This is mere word salad designed to lull readers into thinking this is a rigorous analysis.
The claim that the first humans arrived in the New World 13,000 years ago is not so easily proven and may be open to debate. The “13,000 years ago” would be the current earliest date for which we can provide evidence. If no bones are ever found to dispute this claim, that doesn’t mean that our timeline is settled— bones aren’t always found. What it means is that the latest theory on the first American populations is based on the best evidence currently available. So, if I haven’t lost you on this one yet—back to Cumorah in New York.
Word salad over. Now he gets back to undermining the credibility of the prophets.
Without 31 revelation on the matter, the early brethren—including Joseph Smith—were free to use their own logic, reasoning, and acceptance or rejection of evidence to formulate their own theories and opinions. Based on the best evidence of the day, the bones on the Midwestern plains seemed to match pretty well with stories from the Book of Mormon. They knew that Mormon had buried plates in the hill Cumorah and that Joseph Smith dug the golden plates out of a nearby hill, so it just made sense that this hill was the Hill Cumorah of the Book of Mormon.
Do you see how, by ignoring (really, by censoring) the actual historical evidence, the M2C intellectuals have been able to push their M2C dogma as an equivalent (yet superior because based on more education) theory?
Interestingly enough, it should be noted that as new evidence emerged on the early inhabitants of Mesoamerica, Joseph Smith apparently rethought his views about Book of Mormon geography and might have favored the Central American region for Book of Mormon events.
This sentence refers to the anonymous editorials in the 1842 Times and Seasons. This is the same premise that shows up in the Gospel Topics Essay; i.e., the assertion that an 1841 travel book caused Joseph Smith to reject what Moroni had taught him--and his own experience in the Hill Cumorah with Oliver Cowdery and others.
Even if you accept the flimsy premise that Joseph actually edited or approved of these anonymous editorials, they said nothing about the New York Cumorah!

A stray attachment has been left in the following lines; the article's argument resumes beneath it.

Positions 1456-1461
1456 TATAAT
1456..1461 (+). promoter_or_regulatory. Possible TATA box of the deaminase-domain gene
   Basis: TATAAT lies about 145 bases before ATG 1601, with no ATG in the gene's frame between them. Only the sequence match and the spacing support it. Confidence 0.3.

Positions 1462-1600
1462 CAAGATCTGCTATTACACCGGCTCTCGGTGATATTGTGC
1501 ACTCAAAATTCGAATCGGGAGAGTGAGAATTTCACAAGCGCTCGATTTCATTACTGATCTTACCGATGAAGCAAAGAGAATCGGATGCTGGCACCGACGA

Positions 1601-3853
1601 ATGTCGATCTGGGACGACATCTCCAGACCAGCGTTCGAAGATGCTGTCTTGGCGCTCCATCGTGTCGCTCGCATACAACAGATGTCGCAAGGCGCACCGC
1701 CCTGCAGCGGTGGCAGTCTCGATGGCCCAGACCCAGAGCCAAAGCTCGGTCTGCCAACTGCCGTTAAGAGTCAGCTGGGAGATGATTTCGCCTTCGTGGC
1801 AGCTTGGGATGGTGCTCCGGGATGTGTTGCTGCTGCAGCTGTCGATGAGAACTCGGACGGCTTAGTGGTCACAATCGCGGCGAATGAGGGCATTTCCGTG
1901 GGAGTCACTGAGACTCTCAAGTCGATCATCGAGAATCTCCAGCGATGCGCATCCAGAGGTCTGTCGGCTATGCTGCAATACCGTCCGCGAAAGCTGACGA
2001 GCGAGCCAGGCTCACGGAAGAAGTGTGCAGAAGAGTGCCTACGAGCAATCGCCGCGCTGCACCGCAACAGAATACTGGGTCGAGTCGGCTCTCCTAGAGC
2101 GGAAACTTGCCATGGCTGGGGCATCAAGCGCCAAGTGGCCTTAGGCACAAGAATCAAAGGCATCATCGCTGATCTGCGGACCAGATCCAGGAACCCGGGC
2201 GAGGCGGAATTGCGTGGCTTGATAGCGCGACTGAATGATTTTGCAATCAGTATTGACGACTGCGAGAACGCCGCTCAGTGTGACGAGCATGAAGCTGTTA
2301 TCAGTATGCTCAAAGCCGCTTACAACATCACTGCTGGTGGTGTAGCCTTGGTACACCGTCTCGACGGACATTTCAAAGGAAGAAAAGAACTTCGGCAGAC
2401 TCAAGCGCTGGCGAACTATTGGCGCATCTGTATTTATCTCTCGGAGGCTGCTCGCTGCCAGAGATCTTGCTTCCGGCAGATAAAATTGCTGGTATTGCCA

The M2C intellectuals have successfully conflated the two separate issues (Cumorah vs the rest of the geography), but the prophets never have.
Unfortunately, the Gospel Topics Essay, as originally published, does conflate the two separate issues. But that can be fixed easily enough.
It is the conflation of these two issues that gives the critics such an easy task.
Just like those who study science and scholarship, Joseph Smith changed his views based on better evidence (not revelation, better evidence).
To a hammer, everything is a nail, and to an intellectual, every question can be answered only by intellectuals. But as we just saw, nothing in these anonymous articles evince any change in Joseph's "views" about the New York Cumorah. In fact, Letter VII was published both before and after these anonymous editorials were published.
From the view of current scholarship, a Hill Cumorah in Palmyra New York isn’t feasible.
This sentence ranks among the most classic of all M2C citation cartel literature. It's a favorite of the critics, including the CES Letter, because here we have the M2C intellectuals declaring the prophets are wrong. What more do the critics needs to say, really?
Reading the Book of Mormon with a more discerning eye reveals that Mormon buried all of the plates except the golden plates in the Hill Cumorah. So wherever the plates were buried, the one place we know they weren’t buried was in the Hill Cumorah.
A careful reading of the Book of Mormon says nothing of the sort. Orson Pratt explained that there were two departments in the hill, just as Joseph and Oliver explained in their historical letters. Brigham Young, Wilford Woodruff, Heber C. Kimball, and others corroborated this explanation. Only the M2C intellectuals claim all these Church leaders were wrong.
In other words, Moroni might have buried the plates in a hill he called “Harvey’s Hill,” or any other name save Cumorah (unless, of course, he decided to dub this new New York hill “Cumorah” in the same way we find the city of “Paris” in Idaho).
Need I write more?
With answers such as these, which are similar to those given by other members of the M2C citation cartel, it's no wonder that so many people find the CES Letter more persuasive than the explanations and narrative provided by the defenders of the Church.
The Gospel Topics Essay, as originally published, helps the critics more than the defenders of the Church, precisely for the reasons the answers given by the M2C intellectuals do.